ditto on finding what you love doing, and also, even more so on the intership. That can make a huge difference! It has gotten me a long ways! I'm now 36, and also enjoy my job. I'm not a mechical engineer, but a mechanical designer. I use NX software for CAD (solid modeling & making drawings) and CAM (writing CNC programs from my models at my computer), and also get to do some CNC programming (controlling a milling machine or lathe by computer instead of hand). I do some manual machining too and love it. I didn't get my bachelors, but have an associates. I'm now almost peaked out, and see myself unfortunately having to go back to school in the next couple years :(

Anyways, call some manufacturers (Malibu, Nautique, MC, etc.) and talk to engineers or HR and inquire about jobs, interships, and where they do hire their engineerrs from (what schools have good programs for that). The only one I see lots of advertisements looking for engineering type jobs is Mercury Marine. They are almost always hiring, in FL and WI usually. Try not to limit yourself too awful much at first; i'd recommend focusing more on getting your foot into the industry at first than making sure you can get into the exact company you think you want to work for at this time. Don't get me wrong, try with where you want first, but don't get too hung up on it if things dn't work out is all I'm saying.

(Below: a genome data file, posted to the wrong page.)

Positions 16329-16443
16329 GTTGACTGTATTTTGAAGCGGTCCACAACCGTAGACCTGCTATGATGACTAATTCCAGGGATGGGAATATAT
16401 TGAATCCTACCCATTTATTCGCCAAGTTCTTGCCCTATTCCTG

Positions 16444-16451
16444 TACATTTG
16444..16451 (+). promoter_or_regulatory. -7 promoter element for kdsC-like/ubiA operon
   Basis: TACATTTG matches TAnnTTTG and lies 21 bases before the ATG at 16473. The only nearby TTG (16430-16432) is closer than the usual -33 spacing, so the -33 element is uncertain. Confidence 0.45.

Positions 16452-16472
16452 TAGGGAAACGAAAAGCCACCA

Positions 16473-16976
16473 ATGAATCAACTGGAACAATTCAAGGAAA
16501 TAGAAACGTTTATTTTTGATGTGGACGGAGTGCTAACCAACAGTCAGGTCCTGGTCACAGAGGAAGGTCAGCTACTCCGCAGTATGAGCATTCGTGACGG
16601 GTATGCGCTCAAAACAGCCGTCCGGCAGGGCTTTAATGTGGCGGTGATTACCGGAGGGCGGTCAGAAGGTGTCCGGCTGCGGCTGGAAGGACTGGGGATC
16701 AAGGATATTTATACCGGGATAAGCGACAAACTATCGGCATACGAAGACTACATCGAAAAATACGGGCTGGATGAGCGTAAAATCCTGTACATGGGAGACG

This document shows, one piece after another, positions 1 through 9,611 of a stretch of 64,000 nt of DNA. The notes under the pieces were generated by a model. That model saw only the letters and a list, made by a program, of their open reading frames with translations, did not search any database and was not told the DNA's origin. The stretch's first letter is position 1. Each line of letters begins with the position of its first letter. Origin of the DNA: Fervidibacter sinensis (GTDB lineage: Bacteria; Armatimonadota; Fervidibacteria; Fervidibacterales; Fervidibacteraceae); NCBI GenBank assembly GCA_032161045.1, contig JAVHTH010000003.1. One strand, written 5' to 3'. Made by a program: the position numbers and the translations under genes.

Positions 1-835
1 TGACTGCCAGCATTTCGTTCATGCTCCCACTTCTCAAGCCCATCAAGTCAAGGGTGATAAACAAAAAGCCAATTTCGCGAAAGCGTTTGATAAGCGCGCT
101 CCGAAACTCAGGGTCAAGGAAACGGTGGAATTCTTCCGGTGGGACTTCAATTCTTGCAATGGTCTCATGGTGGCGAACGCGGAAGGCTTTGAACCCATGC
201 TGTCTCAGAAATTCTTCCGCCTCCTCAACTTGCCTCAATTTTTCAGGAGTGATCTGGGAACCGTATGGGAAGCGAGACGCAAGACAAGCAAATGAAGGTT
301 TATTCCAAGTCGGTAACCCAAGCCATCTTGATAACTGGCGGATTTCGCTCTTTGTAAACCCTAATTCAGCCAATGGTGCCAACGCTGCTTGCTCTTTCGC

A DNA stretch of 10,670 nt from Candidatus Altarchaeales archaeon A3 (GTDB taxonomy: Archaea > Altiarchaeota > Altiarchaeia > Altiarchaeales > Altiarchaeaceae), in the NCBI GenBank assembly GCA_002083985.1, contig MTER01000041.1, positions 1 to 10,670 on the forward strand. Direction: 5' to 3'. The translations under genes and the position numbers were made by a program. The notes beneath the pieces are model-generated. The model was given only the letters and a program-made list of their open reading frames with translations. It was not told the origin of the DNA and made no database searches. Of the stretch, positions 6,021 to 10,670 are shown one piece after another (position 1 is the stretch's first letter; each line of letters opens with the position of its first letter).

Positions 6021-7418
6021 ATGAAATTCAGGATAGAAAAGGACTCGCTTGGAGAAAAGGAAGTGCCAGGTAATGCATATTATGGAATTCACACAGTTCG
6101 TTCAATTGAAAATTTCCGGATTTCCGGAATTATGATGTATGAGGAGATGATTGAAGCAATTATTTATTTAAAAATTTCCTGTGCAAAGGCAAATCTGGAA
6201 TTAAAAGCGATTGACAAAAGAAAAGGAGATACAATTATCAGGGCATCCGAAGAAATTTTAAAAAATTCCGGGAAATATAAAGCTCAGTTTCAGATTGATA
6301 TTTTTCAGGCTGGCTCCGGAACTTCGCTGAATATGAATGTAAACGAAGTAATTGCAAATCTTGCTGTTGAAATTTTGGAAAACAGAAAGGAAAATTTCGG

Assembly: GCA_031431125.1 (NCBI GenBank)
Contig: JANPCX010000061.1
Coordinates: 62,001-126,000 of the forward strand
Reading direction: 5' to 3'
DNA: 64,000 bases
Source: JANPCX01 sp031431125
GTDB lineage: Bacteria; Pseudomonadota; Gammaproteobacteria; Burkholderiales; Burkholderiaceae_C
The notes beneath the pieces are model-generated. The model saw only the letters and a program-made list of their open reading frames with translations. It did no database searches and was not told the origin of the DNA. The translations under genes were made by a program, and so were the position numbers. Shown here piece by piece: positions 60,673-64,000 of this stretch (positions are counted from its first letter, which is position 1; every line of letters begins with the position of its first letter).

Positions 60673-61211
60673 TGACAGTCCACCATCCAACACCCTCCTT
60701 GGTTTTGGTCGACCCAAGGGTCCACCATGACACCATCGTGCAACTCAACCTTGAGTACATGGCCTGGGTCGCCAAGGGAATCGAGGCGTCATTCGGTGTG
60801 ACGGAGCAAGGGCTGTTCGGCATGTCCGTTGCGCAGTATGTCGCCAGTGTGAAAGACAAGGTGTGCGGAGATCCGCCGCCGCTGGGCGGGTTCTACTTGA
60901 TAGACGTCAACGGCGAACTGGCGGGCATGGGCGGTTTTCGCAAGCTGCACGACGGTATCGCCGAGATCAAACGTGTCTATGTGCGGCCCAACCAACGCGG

Oh, and who cares if you're 17. Just don't post a bunch of immature stuff like a 7 year old and it's all good ;) Welcome to the forums.

trebor-75
10-25-2011, 02:09 PM
Thanks for all the advice! I will look into seeing if I can get a hold of any of these companies and ask how they hire engineers and what they look for in them. And the internship thing makes a lot of sense, too.


"Colleges with appropriate degree programs could help too - would it be mechanical engineering or naval architecture?"
I was thinking about that too, and naval architecture is probably best for hull design, but Im assuming they would need engineers from many fields to work on a whole boat. Plus, with a degree in mechanical engineering it gives me many more options to fall back on since that field is so broad.

"Try not to limit yourself too awful much at first; i'd recommend focusing more on getting your foot into the industry at first than making sure you can get into the exact company you think you want to work for at this time. Don't get me wrong, try with where you want first, but don't get too hung up on it if things dn't work out is all I'm saying."
I never really thought of that, but it definitely makes sense.